First, of course, Bond must single-handedly distract Carver at his Hamburg, Germany headquarters of CMGN. He meets Q (Desmond Llewelyn), who teaches him briefly how to operate Q’s latest techno gadget: a new BMW which resists attack from almost any weapon short of a direct nuclear hit. As Bond attends the glamorous media network launching party, a team of goons tries to break and enter the BMW in which he has placed the all-important signal scrambler, which sent the British ship off course. They try every means possible, including hitting the windshields with a nine-pound sledge hammer, but the Beemer’s windshield’s stays intact. Bond beds Carver’s wife, who is his former lover, and escapes Carver’s HEADQUARTERS building unscathed as six submachine-gun shooting thugs fire at him, and, miraculously, miss him completely. However, he hits them all! In a German parking garage, Bond defeats another group of Carver’s thugs in a canny pyrotechnic display as he escapes, sitting in the back seat of his Beemer using remote control and computer-simulated visual guidance.
Of course, Bond has to team up with a glamorous female lead to defeat the bad guys. This time, she is Wai Lin (Michelle Yeoh), a nimble, martial arts expert agent of the People’s External Security Force in Beijing, China’s equivalent of the British Secret Service. Wai Lin helps Bond escape from an impossible ambush in China, betrays him, then reconciles with him, as they work together to defeat the overwhelming evil of Carver’s CMGN conspiracy. Wai Lin is different from other Bond leading ladies in that she is not just adornment ( she holds her own in fights with the perpetrators and teams up with him in the battle to win the day.
With stunning action sequences and with lots of violence, TOMORROW NEVER DIES fulfills the James Bond audience’s expectations for an action adventure formula movie with intriguing gadgetry and a creative premise. Thirty-five years after DR. NO, the first James Bond thriller, even the film’s producer admits that it is becoming more and more difficult to top the last Bond film’s dramatic impact. Taking over from Timothy Hutton in 1989’s A LICENCE TO KILL, Pierce Brosnan is the fifth James Bond to play the part in 35 years. With his suave, sophisticated manner, Brosnan lends an appealing and urbane, if somewhat unemotional persona to the world’s longest running cinematic character. However, Beware of extensive violence, and Bond’s philandering, both implied and depicted.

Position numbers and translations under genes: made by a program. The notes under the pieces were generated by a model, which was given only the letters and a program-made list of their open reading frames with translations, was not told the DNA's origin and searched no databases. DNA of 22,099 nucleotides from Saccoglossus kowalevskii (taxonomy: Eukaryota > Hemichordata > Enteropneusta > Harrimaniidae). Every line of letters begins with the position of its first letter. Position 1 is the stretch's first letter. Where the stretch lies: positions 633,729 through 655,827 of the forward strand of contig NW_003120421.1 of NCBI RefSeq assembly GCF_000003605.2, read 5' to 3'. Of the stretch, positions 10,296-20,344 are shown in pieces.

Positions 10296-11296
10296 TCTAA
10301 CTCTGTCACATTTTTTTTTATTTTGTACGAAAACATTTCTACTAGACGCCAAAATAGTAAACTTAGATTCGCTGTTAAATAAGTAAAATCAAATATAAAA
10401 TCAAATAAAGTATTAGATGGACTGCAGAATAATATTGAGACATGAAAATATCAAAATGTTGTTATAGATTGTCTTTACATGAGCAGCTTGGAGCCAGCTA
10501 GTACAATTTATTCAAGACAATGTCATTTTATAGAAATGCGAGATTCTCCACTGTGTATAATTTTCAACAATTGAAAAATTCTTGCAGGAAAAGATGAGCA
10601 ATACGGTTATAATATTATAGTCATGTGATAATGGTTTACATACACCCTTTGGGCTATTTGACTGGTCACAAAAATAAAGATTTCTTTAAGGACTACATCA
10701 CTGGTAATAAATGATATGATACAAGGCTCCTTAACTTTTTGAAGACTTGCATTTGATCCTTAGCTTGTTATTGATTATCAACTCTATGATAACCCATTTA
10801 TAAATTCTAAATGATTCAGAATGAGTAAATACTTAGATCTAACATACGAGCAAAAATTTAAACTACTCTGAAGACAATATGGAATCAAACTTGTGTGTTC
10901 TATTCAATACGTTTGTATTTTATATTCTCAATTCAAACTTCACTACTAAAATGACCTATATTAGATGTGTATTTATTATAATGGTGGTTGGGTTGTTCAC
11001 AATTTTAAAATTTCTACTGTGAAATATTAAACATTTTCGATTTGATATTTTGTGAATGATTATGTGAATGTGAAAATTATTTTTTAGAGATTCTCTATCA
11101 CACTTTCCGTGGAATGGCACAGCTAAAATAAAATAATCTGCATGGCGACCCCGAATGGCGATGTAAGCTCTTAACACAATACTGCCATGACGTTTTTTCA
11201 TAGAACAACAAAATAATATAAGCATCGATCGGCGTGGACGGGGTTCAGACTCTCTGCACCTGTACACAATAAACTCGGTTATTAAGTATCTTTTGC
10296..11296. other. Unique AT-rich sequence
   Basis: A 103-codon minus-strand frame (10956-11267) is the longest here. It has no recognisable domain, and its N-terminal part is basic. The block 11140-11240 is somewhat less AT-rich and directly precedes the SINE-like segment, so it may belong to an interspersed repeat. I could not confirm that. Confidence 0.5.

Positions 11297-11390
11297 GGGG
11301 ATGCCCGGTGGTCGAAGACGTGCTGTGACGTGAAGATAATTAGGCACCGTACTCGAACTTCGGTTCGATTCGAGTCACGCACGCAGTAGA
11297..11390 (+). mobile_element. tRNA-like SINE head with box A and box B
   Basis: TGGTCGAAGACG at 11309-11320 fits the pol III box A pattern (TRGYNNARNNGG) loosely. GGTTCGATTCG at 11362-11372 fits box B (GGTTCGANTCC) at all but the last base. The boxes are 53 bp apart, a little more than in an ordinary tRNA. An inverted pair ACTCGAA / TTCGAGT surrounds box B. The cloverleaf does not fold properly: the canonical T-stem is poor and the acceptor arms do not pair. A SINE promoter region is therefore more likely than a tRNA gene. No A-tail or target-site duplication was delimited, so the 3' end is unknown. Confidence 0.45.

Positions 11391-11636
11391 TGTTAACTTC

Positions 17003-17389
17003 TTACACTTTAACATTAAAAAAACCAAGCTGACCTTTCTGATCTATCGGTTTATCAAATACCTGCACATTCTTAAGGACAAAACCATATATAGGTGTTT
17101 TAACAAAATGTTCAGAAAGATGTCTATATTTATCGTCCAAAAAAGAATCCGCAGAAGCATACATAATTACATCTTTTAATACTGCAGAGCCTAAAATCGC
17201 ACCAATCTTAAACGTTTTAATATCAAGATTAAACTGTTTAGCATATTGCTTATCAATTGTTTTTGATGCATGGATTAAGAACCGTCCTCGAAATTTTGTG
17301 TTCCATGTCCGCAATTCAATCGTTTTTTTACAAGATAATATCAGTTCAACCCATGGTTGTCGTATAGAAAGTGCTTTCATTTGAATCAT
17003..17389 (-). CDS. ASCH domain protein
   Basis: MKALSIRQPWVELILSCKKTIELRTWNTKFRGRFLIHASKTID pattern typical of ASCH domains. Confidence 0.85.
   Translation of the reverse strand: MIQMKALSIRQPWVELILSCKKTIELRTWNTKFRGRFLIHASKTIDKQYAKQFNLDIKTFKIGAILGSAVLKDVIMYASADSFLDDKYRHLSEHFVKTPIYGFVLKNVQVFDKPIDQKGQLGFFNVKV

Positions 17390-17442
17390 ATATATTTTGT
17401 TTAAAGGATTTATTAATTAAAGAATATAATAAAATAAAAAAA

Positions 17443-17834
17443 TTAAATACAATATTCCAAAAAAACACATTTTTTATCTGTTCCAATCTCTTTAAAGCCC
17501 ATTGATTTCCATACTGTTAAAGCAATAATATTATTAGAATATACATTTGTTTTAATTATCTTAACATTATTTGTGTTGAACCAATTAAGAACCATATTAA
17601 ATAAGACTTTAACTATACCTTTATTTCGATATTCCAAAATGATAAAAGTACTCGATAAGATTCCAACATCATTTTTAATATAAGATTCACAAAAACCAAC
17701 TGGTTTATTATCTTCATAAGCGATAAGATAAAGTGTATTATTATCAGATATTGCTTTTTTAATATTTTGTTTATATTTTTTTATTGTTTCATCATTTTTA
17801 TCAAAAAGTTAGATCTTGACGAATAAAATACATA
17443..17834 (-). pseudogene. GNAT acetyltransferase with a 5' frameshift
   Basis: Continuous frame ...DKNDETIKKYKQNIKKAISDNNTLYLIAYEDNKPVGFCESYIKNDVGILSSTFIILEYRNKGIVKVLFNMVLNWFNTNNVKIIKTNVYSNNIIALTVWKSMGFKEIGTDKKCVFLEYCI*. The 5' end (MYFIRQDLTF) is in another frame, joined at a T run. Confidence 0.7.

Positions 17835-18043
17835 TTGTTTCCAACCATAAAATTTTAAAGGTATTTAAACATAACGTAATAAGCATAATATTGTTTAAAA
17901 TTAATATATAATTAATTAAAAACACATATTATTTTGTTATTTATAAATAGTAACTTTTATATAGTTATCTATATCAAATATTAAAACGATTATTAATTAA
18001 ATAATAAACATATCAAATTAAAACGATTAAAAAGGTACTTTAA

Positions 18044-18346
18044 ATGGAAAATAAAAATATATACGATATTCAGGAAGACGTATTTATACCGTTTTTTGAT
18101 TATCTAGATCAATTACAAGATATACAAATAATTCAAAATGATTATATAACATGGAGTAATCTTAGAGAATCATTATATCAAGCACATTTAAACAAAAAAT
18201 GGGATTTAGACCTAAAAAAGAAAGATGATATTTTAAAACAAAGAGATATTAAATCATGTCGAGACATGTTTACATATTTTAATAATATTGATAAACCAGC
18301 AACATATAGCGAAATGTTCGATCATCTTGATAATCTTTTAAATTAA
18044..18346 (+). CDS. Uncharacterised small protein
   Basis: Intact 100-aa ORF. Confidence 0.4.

(Pa, I, ACap, I, L, VVV, SS, NN, A) Pagan, Internationalist worldview of a crusading British Secret Service agent fighting an international media mogul terrorist with anti-Capitalist elements; 3 profanities & no obscenities; extensive violence: missile blows up men, men shoot men, torpedo sinks ship, man blows up ship, & man threatens man with knife; depicted adultery with upper male nudity & implied female nudity; and, alcohol use.
In Tomorrow Never Dies, British Secret Service Agent 007 (Pierce Brosnan) reprises his role as international spy James Bond to stop international media mogul Elliot Carver (Jonathan Pryce) from fomenting war between Britain and China in order to profit from the bad publicity. Carver boasts that his company, CMGN, will tell tomorrow's news today. What he doesn't say is that CMGN operatives will incite the international incident in the first place and that he intends to use his global satellite network for world domination.
TOMORROW NEVER DIES is the eighteenth installment of the James Bond film series. 1995's GOLDENEYE grossed the most profit at the box office of any James Bond film. With stunning action sequences and lots of violence, TOMORROW NEVER DIES fulfills the audience's expectations for an action adventure formula movie with intriguing gadgetry and a creative premise. Thirty-five years after the first Bond thriller, even the film's producer admits that it is becoming more and more difficult to top the last Bond film's dramatic impact. Pierce Brosnan is the fifth James Bond, and he lends an appealing, urbane and somewhat unemotional persona to the world's longest running cinematic character. Beware of extensive violence and Bond's philandering